5. Stories can create perceived value (and valuation).

And here's a related principle: stories can help businesses and other organizations create value -- and valuation. Again, it's a structural thing: between act II (conflict) and act III (resolution) is where the perceived value of the product is created. Why? Because the bigger the problem, the bigger the perceived value of the solution in the eyes of customers. And if the corporate storyteller is a startup, the same exercise might help increase the perceived valuation of the company in the eyes of its ultimate customer: the company that will someday acquire the startup

6. Stories are always about transformation.

A number of storytellers disagree with this -- notably, the great filmmaker Werner Herzog. To make his point, Herzog gives an example from his own work: the crazed anti-hero in "Aguirre, The Wrath of God," who, Herzog argues, is just as bad at the end of the film as he is at the beginning. I agree. In fact, Aguirre is worse at the end of the film. But one can argue that Aguirre's descent into hell on earth is a transformation of another kind.  Just as value is created between the second and fact, the hero of the story always changes.

In most professional contexts, the hero is always transformed for the better (no surprise). A great example, from Silicon Valley: experience the Sequoia Capital web site -- the digital home of the iconic venture capital firm -- which uses an interactive home page to honor the entrepreneurs who went on to become the titans of tech (people like Apple's Steve Jobs, Oracle's Larry Ellison, and Google's Sergey Brin and Larry Page).

7. Stories can come in any length, in any kind of media.

The next three principles speak to the profound plasticity of story.  A story can be told in any media and at any length.  As long as it has story structure -- quest, conflict, resolution, leading to transformation -- a story can be as short as a slogan or a six-second Google ‘bumper ad’, or as long as a serialized novel or TV show (an interconnected series of stories). While these shorter forms of story have eluded many marketers, some of the greatest marketers have made their mark embracing the shorter forms. Reflect on the power of slogans like Nike's "Just do it" (three words), Obama's "Yes, we can" (three words), and Apple's "Think different" (just two words). Each of these phrases -- known to so many people -- moves the audience from quest, conflict, and resolution by minimizing the story content and masking some of its elements by making them implied.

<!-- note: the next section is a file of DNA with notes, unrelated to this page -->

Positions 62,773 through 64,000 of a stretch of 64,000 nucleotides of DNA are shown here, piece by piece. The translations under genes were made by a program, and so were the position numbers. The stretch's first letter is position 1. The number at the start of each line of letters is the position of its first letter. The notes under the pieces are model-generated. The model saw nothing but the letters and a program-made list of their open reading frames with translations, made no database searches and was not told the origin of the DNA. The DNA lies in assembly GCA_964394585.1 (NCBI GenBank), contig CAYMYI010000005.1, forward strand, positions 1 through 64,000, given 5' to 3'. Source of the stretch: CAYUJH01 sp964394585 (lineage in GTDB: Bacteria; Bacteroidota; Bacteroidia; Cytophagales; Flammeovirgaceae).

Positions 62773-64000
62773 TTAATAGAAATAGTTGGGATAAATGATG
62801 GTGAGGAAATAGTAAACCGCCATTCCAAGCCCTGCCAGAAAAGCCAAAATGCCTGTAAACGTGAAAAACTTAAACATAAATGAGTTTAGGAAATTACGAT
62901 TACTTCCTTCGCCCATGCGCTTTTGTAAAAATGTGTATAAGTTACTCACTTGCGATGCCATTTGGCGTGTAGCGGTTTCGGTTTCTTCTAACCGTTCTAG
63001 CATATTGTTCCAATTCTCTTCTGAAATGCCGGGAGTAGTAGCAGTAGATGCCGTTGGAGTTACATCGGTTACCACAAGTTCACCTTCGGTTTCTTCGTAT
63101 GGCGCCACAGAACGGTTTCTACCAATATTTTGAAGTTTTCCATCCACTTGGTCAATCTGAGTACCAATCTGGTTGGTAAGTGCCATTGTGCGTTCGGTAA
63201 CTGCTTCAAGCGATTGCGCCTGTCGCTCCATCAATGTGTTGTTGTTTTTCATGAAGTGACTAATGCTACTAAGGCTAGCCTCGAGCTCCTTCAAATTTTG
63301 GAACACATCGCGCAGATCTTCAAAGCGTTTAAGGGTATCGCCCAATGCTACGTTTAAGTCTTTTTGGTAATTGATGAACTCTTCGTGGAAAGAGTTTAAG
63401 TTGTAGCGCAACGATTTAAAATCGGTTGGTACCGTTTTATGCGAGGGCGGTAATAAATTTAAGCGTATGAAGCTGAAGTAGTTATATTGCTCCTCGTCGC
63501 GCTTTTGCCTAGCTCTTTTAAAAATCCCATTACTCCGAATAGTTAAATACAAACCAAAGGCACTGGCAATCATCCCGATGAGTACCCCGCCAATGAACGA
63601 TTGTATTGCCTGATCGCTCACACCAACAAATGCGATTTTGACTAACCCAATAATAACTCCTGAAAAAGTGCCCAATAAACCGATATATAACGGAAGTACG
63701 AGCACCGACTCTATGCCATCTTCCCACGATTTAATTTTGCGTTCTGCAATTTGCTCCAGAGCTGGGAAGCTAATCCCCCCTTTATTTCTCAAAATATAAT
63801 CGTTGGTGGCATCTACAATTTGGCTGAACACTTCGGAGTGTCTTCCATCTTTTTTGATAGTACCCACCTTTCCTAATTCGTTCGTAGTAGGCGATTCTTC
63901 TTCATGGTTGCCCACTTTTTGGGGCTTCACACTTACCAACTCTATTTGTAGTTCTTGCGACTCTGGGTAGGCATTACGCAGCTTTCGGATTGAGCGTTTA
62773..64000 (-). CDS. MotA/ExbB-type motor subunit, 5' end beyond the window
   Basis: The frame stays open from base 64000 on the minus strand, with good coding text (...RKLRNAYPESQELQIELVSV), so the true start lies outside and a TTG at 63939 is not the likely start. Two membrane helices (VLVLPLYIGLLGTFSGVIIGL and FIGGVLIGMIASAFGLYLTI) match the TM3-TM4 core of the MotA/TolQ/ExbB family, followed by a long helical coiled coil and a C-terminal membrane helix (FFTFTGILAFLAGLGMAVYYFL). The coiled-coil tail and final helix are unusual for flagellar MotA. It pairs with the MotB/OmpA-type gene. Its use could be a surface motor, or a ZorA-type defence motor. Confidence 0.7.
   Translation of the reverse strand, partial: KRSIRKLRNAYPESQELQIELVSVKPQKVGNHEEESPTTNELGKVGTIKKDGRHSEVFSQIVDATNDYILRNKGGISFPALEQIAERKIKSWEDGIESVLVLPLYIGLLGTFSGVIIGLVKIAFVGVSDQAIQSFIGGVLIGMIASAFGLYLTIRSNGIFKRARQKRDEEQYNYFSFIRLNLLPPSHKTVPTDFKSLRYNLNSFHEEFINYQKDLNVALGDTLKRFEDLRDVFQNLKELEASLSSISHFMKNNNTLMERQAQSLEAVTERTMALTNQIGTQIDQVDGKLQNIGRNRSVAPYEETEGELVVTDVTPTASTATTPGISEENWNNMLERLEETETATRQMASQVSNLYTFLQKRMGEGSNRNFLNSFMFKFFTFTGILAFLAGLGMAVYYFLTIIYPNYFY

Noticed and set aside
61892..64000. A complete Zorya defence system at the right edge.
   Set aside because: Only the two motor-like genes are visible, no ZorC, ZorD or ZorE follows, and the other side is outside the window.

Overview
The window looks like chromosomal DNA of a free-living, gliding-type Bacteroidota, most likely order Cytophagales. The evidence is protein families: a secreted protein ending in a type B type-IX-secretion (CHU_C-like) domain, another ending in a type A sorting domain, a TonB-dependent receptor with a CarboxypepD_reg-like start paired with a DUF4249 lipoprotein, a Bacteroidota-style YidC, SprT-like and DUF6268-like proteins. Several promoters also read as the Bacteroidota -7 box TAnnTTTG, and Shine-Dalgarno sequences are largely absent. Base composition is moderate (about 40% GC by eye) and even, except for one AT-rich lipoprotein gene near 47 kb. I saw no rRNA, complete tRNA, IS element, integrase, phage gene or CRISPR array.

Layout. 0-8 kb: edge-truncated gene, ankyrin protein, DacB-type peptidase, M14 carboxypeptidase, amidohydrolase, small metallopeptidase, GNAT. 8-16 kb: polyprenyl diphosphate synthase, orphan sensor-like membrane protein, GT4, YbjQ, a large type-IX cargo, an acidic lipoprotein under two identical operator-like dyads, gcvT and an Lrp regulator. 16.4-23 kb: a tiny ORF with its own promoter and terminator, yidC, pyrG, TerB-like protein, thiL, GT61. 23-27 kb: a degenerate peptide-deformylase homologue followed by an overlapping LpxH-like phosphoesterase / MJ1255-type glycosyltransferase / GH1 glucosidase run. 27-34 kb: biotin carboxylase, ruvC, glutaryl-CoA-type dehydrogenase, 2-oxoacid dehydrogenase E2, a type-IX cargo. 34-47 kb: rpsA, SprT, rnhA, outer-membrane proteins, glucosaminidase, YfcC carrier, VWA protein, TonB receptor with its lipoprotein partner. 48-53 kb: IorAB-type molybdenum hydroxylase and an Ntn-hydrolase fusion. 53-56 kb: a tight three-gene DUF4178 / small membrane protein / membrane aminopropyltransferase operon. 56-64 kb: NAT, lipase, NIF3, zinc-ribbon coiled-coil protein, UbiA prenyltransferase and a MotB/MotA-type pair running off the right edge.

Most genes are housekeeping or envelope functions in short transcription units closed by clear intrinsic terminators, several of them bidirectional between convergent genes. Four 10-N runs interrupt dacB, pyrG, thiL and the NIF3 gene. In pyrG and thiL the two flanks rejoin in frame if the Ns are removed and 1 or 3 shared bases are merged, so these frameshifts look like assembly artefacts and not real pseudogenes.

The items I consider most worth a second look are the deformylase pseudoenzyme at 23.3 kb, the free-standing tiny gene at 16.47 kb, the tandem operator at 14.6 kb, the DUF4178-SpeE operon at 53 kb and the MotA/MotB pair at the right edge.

8. Stories connect people across great divides by shrinking space and time.

The great 20th-century Canadian communications theorist Harold Innis (mentor to the better-known Marshall McLuhan) wrote that fundamentally there are two types of media. First, there's media that is space-binding, shrinking the physical world by connecting people across geographical boundaries (similar in concept to McLuhan's "global village"). Second, there's media that is time-binding -- shrinking time by connecting people across historical boundaries (think art, history, and stories about the destiny of a people). This second type of media is perhaps more powerful yet seldom used by organizations and movements that might leverage the past in their storytelling. But with the fast-growing number of institutions that are struggling to be relevant in the 21st century, I believe that time-binding storytelling is the next frontier of communications.

9. Stories can morph into shared stories and lead to competing narratives.